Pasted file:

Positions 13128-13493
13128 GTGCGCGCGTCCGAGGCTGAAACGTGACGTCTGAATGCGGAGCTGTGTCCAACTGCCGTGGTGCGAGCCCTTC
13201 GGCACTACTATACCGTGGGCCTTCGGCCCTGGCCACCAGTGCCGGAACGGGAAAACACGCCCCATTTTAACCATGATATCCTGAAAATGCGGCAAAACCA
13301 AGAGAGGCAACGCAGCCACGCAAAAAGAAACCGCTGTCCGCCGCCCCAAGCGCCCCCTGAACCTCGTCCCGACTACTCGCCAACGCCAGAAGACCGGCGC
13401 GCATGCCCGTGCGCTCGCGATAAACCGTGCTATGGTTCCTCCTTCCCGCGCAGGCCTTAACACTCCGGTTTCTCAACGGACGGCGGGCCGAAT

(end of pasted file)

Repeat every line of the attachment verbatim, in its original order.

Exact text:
Positions 13128-13493
13128 GTGCGCGCGTCCGAGGCTGAAACGTGACGTCTGAATGCGGAGCTGTGTCCAACTGCCGTGGTGCGAGCCCTTC
13201 GGCACTACTATACCGTGGGCCTTCGGCCCTGGCCACCAGTGCCGGAACGGGAAAACACGCCCCATTTTAACCATGATATCCTGAAAATGCGGCAAAACCA
13301 AGAGAGGCAACGCAGCCACGCAAAAAGAAACCGCTGTCCGCCGCCCCAAGCGCCCCCTGAACCTCGTCCCGACTACTCGCCAACGCCAGAAGACCGGCGC
13401 GCATGCCCGTGCGCTCGCGATAAACCGTGCTATGGTTCCTCCTTCCCGCGCAGGCCTTAACACTCCGGTTTCTCAACGGACGGCGGGCCGAAT